The racial classifications used by the Census Bureau reflect a social definition of race recognized in the United States, not a biological, anthropological, or genetic definition. Furthermore, the Census definitions include racial and national origin or sociocultural groups. While people may choose more than one race to indicate their racial mixture, all individuals in this classification have selected only "Other Race" as their race. When asked whether or not they were of Hispanic ethnicity, all people in this classification indicated that they were of Non-Hispanic ethnicity.
Information on race and ethnicity is often required for Federal programs and equal employment opportunities. Furthermore, measuring racial disparity is an important tool for policymakers in many areas including health, employment and income, and education.
Population of Two or More Races
People who identify as belonging to two or more races selected multiple racial categories on the Census, which could be categories used by the Census Bureau ("White," "Black/African American," "American Indian/Alaska Native," "Asian," and "Native Hawaiian/Other Pacific Islander") or some other race. When asked whether or not they were of Hispanic ethnicity, all people in this classification indicated that they were of Non-Hispanic ethnicity.
The racial classifications used by the Census Bureau reflect a social definition of race recognized in the United States, not a biological, anthropological, or genetic definition. Furthermore, the Census definitions include racial and national origin or sociocultural groups.
Information on race and ethnicity is often required for Federal programs and equal employment opportunities. Furthermore, measuring racial disparity is an important tool for policymakers in many areas including health, employment and income, and education.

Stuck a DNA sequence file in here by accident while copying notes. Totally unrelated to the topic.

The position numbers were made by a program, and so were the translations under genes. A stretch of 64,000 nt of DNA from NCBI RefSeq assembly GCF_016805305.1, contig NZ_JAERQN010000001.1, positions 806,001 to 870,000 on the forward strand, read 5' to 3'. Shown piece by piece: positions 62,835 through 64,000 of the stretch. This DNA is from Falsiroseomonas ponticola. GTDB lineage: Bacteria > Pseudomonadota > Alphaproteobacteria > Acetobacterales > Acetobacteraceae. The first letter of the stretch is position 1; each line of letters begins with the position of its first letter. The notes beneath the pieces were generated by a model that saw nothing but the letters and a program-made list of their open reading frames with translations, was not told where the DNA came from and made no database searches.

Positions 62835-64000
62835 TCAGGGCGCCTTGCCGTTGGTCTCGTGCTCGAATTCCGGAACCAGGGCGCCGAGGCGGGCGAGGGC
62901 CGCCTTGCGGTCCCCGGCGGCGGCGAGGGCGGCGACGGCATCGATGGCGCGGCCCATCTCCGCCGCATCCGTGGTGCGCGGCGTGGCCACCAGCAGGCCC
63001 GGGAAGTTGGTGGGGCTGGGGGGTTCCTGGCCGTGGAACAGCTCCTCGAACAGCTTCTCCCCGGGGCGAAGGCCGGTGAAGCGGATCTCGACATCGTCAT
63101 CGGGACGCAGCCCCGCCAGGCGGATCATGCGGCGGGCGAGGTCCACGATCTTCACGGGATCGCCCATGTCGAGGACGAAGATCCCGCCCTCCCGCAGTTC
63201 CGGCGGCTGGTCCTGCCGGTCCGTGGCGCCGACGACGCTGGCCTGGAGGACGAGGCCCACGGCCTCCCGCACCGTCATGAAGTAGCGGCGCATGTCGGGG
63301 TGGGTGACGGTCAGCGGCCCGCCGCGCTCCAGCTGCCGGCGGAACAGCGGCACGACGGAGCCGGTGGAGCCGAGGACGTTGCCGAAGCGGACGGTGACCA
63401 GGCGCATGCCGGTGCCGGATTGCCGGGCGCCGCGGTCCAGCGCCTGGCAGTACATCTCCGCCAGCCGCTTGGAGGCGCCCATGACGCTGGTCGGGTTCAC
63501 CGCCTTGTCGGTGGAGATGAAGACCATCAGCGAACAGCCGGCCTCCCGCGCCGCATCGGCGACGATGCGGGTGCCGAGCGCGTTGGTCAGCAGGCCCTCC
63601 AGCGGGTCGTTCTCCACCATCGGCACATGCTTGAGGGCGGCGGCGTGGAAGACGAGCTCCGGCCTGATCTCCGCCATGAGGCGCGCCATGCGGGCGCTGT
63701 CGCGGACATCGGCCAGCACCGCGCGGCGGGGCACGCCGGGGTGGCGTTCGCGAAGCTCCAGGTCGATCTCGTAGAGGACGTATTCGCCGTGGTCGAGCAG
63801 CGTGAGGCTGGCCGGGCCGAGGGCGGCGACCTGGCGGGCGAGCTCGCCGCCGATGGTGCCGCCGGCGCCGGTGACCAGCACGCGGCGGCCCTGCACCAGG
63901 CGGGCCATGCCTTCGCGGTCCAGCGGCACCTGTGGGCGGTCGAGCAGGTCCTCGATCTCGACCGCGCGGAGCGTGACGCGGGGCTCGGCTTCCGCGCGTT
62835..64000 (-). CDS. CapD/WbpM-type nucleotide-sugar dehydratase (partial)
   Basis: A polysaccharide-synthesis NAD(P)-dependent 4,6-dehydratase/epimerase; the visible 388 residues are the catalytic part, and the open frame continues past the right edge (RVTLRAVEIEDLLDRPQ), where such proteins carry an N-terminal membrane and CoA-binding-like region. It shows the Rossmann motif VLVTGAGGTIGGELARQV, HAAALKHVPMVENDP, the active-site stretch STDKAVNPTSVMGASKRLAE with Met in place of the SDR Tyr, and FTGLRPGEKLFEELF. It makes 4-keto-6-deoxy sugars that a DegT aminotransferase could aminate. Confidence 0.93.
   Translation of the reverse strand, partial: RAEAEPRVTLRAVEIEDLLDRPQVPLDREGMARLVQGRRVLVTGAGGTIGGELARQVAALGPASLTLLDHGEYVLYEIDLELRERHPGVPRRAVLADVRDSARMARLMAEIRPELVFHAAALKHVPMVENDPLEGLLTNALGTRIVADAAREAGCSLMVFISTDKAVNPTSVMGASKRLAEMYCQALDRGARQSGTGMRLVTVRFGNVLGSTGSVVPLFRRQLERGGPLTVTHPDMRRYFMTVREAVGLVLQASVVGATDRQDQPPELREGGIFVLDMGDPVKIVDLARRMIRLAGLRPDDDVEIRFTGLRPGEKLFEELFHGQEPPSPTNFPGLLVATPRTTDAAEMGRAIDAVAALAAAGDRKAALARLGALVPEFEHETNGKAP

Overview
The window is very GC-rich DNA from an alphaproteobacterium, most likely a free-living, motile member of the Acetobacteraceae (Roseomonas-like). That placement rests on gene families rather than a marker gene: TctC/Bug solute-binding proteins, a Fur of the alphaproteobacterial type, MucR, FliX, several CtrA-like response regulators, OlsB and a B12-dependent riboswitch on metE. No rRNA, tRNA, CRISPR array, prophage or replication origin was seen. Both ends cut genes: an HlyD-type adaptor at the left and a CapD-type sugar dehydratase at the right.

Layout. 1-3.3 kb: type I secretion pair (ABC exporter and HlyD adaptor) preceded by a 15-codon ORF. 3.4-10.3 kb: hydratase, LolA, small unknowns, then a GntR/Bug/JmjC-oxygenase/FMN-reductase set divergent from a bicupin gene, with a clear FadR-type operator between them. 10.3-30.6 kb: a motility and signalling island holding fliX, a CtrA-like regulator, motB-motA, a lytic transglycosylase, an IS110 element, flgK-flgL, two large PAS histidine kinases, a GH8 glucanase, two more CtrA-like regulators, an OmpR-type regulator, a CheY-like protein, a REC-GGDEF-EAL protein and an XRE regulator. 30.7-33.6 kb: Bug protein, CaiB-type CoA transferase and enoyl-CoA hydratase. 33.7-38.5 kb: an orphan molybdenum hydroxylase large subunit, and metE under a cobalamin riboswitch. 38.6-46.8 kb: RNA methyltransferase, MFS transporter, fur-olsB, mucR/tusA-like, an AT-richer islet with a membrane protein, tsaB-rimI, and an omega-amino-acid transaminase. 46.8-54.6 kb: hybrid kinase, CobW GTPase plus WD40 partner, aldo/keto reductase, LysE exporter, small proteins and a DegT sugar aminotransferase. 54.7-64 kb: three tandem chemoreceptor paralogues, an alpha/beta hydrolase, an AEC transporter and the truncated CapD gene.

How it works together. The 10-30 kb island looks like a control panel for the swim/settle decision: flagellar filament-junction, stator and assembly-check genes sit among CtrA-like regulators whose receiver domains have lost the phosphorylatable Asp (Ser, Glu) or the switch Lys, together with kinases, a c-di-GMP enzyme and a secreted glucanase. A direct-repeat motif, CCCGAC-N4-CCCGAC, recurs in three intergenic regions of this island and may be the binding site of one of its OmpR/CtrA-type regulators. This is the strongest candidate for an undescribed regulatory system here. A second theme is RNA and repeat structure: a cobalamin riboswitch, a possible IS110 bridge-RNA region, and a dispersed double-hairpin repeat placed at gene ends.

White Population
The Census Bureau defines "White" as "a person having origins in any of the original peoples of Europe, the Middle East, or North Africa. It includes people who indicate their race as 'White' or report entries such as Irish, German, Italian, Lebanese, Arab, Moroccan, or Caucasian."
The racial classifications used by the Census Bureau reflect a social definition of race recognized in the United States, not a biological, anthropological, or genetic definition. Furthermore, the Census definitions include racial and national origin or sociocultural groups. While people may choose more than one race to indicate their racial mixture, all individuals in this classification have selected only "White" as their race. When asked whether or not they were of Hispanic ethnicity, all people in this classification indicated that they were of Non-Hispanic ethnicity.
Information on race and ethnicity is often required for Federal programs and equal employment opportunities. Furthermore, measuring racial disparity is an important tool for policymakers in many areas including health, employment and income, and education.
Back to Demography
Download the Dataset